‘Who’s there?’ said the old man.

‘PHIL PURCELL, don’t you know me?’ shouted I; ‘it’s Redmond Barry.’

I thought the old man would have fired his piece at me at first, for he pointed it at the window; but I called to him to hold his hand, and came down and embraced him…. Psha! I don’t care to tell the rest: Phil and I had a long night, and talked over a thousand foolish old things that have no interest for any soul alive now: for what soul is there alive that cares for Barry Lyndon?

I settled a hundred guineas on the old man when I got to Dublin, and made him an annuity which enabled him to pass his old days in comfort.

Poor Phil Purcell was amusing himself at a game of exceedingly dirty cards with an old acquaintance of mine; no other than Tim, who was called my ‘valet’ in the days of yore, and whom the reader may remember as clad in my father’s old liveries. They used to hang about him in those times, and lap over his wrists and down to his heels; but Tim, though he protested he had nigh killed himself with grief when I went away, had managed to grow enormously fat in my absence, and would have fitted almost into Daniel Lambert’s coat, or that of the vicar of Castle Brady, whom he served in the capacity of clerk. I would have engaged the fellow in my service but for his monstrous size, which rendered him quite unfit to be the attendant of any gentleman of condition; and so I presented him with a handsome gratuity, and promised to stand godfather to his next child: the eleventh since my absence. There is no country in the world where the work of multiplying is carried on so prosperously as in my native island. Mr. Tim had married the girls’ waiting-maid, who had been a kind friend of mine in the early times; and I had to go salute poor Molly next day, and found her a slatternly wench in a mud hut, surrounded by a brood of children almost as ragged as those of my friend the blacksmith.

From Tim and Phil Purcell, thus met fortuitously together, I got the very last news respecting my family. My mother was well.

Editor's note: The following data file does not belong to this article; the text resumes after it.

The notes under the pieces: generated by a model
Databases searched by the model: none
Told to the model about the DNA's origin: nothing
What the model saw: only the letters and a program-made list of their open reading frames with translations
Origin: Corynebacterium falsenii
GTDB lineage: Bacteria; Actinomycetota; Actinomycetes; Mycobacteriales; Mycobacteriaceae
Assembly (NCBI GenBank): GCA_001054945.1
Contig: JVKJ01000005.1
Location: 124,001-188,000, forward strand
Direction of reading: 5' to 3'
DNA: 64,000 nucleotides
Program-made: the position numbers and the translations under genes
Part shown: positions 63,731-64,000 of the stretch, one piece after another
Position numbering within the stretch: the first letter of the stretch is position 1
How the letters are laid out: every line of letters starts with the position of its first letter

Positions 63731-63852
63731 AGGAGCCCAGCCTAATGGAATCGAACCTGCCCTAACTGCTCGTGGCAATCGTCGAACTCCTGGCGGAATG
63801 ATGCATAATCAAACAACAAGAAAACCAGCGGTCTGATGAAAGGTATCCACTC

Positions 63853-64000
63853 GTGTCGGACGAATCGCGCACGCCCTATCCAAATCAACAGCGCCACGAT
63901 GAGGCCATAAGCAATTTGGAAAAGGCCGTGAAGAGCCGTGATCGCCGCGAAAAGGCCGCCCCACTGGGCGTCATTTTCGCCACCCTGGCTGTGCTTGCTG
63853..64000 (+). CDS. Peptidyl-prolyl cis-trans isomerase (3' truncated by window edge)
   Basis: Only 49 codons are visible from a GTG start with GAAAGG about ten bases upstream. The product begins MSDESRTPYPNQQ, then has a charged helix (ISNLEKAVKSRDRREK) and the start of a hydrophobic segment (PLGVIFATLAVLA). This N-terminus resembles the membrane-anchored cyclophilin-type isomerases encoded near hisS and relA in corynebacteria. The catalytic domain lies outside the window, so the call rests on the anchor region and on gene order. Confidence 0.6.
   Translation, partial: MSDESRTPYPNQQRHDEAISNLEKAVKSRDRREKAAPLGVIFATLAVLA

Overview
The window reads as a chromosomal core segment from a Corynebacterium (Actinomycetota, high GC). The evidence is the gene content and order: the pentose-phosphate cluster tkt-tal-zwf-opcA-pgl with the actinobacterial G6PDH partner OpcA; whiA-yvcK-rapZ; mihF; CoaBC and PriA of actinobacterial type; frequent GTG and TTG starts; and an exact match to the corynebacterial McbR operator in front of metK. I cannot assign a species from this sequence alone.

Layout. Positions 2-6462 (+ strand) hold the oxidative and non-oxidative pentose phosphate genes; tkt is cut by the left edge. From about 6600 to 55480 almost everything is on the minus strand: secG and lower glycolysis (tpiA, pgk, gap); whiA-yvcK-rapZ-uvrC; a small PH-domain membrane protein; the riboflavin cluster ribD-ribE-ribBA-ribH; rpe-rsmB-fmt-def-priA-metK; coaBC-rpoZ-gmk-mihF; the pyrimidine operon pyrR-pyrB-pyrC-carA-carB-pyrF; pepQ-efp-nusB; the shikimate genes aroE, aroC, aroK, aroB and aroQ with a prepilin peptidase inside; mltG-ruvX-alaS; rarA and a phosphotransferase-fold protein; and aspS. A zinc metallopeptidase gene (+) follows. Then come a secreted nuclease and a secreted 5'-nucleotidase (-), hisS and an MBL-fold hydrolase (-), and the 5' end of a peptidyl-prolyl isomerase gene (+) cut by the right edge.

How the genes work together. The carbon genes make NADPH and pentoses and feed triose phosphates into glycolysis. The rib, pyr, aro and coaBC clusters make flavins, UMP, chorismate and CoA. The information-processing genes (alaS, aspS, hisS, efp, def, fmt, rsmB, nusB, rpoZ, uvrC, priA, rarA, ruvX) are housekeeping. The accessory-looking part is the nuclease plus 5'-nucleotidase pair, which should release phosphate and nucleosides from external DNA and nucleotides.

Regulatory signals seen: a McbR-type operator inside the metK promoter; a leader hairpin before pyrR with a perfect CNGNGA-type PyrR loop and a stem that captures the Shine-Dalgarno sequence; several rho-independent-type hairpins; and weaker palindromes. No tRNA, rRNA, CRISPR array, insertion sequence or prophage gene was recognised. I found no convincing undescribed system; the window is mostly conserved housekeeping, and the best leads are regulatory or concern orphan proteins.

”Faith sir,’ says Tim, ‘and you’re come in time, mayhap, for preventing an addition to your family.’

‘Sir!’ exclaimed I, in a fit of indignation.

‘In the shape of father-in-law, I mane, sir,’ says Tim: ‘the misthress is going to take on with Mister Jowls the praacher.’

Poor Nora, he added, had made many additions to the illustrious race of Quin; and my cousin Ulick was in Dublin, coming to little good, both my informants feared, and having managed to run through the small available remains of property which my good old uncle had left behind him.

I saw I should have no small family to provide for; and then, to conclude the evening, Phil, Tim, and I, had a bottle of usquebaugh, the taste of which I had remembered for eleven good years, and did not part except with the warmest terms of fellowship, and until the sun had been some time in the sky. I am exceedingly affable; that has always been one of my characteristics. I have no false pride, as many men of high lineage like my own have, and, in default of better company, will hob and nob with a ploughboy or a private soldier just as readily as with the first noble in the land.

I went back to the village in the morning, and found a pretext for visiting Barryville under a device of purchasing drugs. The hooks were still in the wall where my silver-hiked sword used to hang; a blister was lying on the window-sill, where my mother’s ‘Whole Duty of Man’ had its place; and the odious Doctor Macshane had found out who I was (my countrymen find out everything, and a great deal more besides), and sniggering, asked me how I left the King of Prussia, and whether my friend the Emperor Joseph was as much liked as the Empress Maria Theresa had been. The bell-ringers would have had a ring of bells for me, but there was but one, Tim, who was too fat to pull; and I rode off before the vicar, Doctor Bolter (who had succeeded old Mr. Texter, who had the living in my time), had time to come out to compliment me; but the rapscallions of the beggarly village had assembled in a dirty army to welcome me, and cheered ‘Hurrah for Masther Redmond!’ as I rode away.

My people were not a little anxious regarding me, by the time I returned to Carlow, and the landlord was very much afraid, he said, that the highwaymen had gotten hold of me. There, too, my name and station had been learned from my servant Fritz: who had not spared his praises of his master, and had invented some magnificent histories concerning me. He said it was the truth that I was intimate with half the sovereigns of Europe, and the prime favourite with most of them. Indeed I had made my uncle’s order of the Spur hereditary, and travelled under the name of the Chevalier Barry, chamberlain to the Duke of Hohenzollern-Sigmaringen.

They gave me the best horses the stable possessed to carry me on my road to Dublin, and the strongest ropes for harness; and we got on pretty well, and there was no rencontre between the highwaymen and the pistols with which Fritz and I were provided. We lay that night at Kilcullen, and the next day I made my entry into the city of Dublin, with four horses to my carriage, five thousand guineas in my purse, and one of the most brilliant reputations in Europe, having quitted the city a beggarly boy, eleven years before.

The citizens of Dublin have as great and laudable a desire for knowing their neighbours’ concerns as the country people have; and it is impossible for a gentleman, however modest his desires may be (and such mine have notoriously been through life), to enter the